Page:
By Harrison Talarico

Kowaris have arrived at Arid Recovery! The recent trip to trap and relocate kowaris to Arid Recovery Reserve was a resounding success.

In August, twelve kowaris (Dasyuroides byrnei) were released at the Arid Recovery Reserve in a world first. Kowaris are small carnivorous marsupials that are closely related to quolls and Tasmanian devils. They were once found across arid South Australia, but are now only present in a small pocket in the far northeast of the state. Kowaris have a 20% chance of becoming extinct in the next 20 years.  The aim of the release is to ensure this elusive and declining species can be safeguarded into the future.

Kowari extant range
Source: The IUCN Red List of Threatened Species 2019

Preparing for the kowaris was no mean feat. In the months leading to their arrival, the Arid Recovery team assembled equipment, reinforced the fence, and attained the necessary permits. Although preparation took quite a while, before we knew it, the time had come to travel up the Birdsville Track to trap kowaris from one of their few remaining populations in South Australia.

The kowari team, Harrison Talarico, Robert Dugand, Dr Genevieve Hayes, Dr Katherine Moesby and Nathan Manders.

Five members of the Arid Recovery team left at sunrise on Monday 8th August, and travelled eight hours northward to a location on a pastoral lease within the Sturt Stony Desert.  The landscape was expansive and covered by gibber, with small sand hills dotted throughout— perfect kowari country. We spent the following day excitedly setting traps, buoyed by the prospect of catching kowaris the next morning.

An Elliott trap set up near a kowari’s home. Photo: Katherine Moesby

It didn’t take long for our hopes to be realised. The first morning we caught enough kowaris to meet a threshold for sustainably removing kowaris without impacting their wild population. On the next morning we were able to secure our quota for a sustainable harvest – 12 kowaris, 8 females and 4 males, with 7 of the females carrying small pouch young.  An incredible outcome! The captured kowaris were then transported to a nearby airstrip to be flown to Arid Recovery.

Ecologist, Genevieve watching over our newest residents as they are loaded in the car for transport to the air strip. Photo: Katherine Moseby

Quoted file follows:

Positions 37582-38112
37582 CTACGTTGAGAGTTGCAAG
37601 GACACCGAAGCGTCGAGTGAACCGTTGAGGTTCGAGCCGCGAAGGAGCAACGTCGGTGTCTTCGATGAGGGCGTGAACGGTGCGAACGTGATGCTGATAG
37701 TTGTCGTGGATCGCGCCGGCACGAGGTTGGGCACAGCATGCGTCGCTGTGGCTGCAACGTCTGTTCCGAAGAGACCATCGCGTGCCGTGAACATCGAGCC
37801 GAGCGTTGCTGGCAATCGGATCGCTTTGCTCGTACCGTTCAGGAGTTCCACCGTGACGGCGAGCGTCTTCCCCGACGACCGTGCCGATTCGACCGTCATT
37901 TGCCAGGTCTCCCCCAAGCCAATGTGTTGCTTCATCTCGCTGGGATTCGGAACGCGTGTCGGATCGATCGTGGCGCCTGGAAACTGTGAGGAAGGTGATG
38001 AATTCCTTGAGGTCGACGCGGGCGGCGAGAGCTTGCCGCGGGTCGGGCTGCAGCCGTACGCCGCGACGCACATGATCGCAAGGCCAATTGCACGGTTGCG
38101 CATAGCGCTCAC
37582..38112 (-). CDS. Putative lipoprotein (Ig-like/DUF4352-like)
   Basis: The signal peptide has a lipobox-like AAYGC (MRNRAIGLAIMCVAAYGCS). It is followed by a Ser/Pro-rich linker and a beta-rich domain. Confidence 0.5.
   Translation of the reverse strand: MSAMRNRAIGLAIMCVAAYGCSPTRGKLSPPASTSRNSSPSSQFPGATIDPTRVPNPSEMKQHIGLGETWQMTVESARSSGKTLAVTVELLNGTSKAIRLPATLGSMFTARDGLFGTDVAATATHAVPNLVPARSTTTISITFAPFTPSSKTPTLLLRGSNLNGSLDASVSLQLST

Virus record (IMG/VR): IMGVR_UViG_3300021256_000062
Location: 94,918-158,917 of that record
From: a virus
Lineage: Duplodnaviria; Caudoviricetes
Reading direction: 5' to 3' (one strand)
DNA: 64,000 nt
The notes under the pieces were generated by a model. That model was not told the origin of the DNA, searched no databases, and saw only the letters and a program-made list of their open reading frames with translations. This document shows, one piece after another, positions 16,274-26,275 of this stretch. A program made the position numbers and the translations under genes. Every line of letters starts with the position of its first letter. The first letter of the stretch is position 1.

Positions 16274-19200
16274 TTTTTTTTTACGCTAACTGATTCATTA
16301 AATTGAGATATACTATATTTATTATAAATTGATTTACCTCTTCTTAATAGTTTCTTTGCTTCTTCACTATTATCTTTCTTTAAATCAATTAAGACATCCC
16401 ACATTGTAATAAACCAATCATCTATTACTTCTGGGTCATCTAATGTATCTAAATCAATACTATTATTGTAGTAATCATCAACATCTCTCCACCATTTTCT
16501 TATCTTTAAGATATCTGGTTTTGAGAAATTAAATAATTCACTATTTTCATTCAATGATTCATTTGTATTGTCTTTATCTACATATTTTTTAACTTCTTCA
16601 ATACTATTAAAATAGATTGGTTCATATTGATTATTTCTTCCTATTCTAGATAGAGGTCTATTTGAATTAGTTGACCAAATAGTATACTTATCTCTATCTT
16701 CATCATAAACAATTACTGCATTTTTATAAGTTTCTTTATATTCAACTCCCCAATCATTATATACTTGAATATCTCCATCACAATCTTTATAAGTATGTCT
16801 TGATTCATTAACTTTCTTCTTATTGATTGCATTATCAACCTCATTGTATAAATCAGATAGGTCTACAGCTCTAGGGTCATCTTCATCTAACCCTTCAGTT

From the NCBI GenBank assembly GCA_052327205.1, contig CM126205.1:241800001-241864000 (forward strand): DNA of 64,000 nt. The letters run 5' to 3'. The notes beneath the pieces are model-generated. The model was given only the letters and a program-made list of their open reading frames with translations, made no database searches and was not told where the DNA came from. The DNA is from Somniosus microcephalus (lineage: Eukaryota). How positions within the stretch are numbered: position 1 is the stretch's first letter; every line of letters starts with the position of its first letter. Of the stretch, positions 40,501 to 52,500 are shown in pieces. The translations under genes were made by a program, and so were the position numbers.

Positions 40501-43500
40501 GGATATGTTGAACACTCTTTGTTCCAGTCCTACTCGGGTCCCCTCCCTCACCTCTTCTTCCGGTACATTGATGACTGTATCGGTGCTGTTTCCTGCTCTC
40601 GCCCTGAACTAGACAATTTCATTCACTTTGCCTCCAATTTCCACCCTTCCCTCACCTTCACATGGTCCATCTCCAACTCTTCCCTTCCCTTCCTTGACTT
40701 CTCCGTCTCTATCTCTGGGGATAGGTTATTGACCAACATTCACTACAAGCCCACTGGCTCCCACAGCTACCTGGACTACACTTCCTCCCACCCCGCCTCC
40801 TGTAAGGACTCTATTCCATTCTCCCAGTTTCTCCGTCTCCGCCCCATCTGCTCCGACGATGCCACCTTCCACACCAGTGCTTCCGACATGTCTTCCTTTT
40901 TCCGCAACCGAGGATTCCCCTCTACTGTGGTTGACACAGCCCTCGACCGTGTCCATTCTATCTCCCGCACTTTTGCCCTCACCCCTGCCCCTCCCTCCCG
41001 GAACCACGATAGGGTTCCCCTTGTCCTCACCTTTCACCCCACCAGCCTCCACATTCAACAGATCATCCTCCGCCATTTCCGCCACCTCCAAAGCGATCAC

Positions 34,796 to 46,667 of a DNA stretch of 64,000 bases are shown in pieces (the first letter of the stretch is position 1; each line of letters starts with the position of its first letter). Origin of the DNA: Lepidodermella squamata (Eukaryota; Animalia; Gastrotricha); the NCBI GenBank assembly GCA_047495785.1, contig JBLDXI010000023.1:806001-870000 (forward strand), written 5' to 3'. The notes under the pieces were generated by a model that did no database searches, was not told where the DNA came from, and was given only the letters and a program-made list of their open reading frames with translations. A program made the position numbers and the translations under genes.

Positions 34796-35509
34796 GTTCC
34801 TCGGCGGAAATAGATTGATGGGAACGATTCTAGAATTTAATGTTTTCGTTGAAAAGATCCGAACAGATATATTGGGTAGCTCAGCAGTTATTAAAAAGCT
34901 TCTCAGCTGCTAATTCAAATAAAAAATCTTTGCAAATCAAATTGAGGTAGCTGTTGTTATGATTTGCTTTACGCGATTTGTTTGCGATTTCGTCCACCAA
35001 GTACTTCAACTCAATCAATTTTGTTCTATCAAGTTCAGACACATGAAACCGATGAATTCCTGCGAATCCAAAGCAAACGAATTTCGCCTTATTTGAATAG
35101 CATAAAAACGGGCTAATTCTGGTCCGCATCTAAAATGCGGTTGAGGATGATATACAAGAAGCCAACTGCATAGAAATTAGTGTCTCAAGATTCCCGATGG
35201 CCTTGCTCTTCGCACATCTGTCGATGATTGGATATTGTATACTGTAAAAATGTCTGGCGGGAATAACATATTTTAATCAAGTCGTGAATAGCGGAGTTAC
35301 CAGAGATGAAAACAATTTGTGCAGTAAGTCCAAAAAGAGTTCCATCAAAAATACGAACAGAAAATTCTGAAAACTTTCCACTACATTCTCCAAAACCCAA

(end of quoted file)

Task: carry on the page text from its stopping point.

Once the kowaris had boarded the flight, a sense of gratitude and relief swept over the team. We packed up the traps with liveliness, and were eager to travel back to Arid Recovery the following day to see the kowaris at their new home. Not even six millimetres of rain overnight could dampen our spirit—although it did make for a wet pack up and a slow drive home!

Meanwhile, at the reserve, the remaining Arid Recovery team collected the kowaris from the airport, fitted their radio-collars (for tracking purposes), and released each animal into their respective soft-release pen. The purpose of these pens is to settle the kowaris and reduce the risk of long-distance movement, potentially outside of the fenced reserve. The soft-release pens also give the females an opportunity to den their babies, allowing us to then monitor them all closely and give them the best chance of survival.

Soft release pens the kowaris were initially released into. Photo: Ines Badman

The soft-release pens are being opened in stages to allow these first-generation kowaris freedom to roam the reserve. We can’t wait to learn more about this feisty and charismatic species and watch them thrive in a landscape free of exotic predators and land disturbance.

An enormous amount of work goes into pulling off a translocation, and it could not have been done without support from our many partners. Our travel out to the remote stretch of the Birdsville Track was supported by Cleanaway and Olympic Dam Transport who donated a fuel pod that was essential for the journey. The major works were done under the Australian Government’s Environment Restoration Fund – Safe Havens program which helped cover the costs of preparing the reserve for kowaris and of the translocation itself. We also have a great set of partners, including Kokatha Aboriginal Corporation, SA Arid Lands Landscape Board, SA Department  for Environment and Water, Waratah Fencing, BHP and Bush Heritage Australia. In all the preparation, we were helped enormously by a host of wonderful volunteers who put in many hours of effort to make sure the translocation could go ahead.

Can you help us follow the kowaris closely as they settle into their new home? We are seeking donations to purchase more camera traps, batteries and SD cards so we can record how kowaris establish at Arid Recovery, what habitats they use and how well they breed. You can donate by adopting a kowari or making a direct donation. All donations are tax-deductible.

  • $30 will fund SD cards to monitor two kowari dens as the females raise their young (fingers crossed!)
  • $50 will fund batteries to run a camera trap for an entire year, keeping track of where kowaris go on the reserve
  • $500 will fund a camera trap that can monitor kowaris for many years to come and form a cornerstone of our research on this enigmatic species

We appreciate the support, and hope you are as besotted by these spunky animals as we are.

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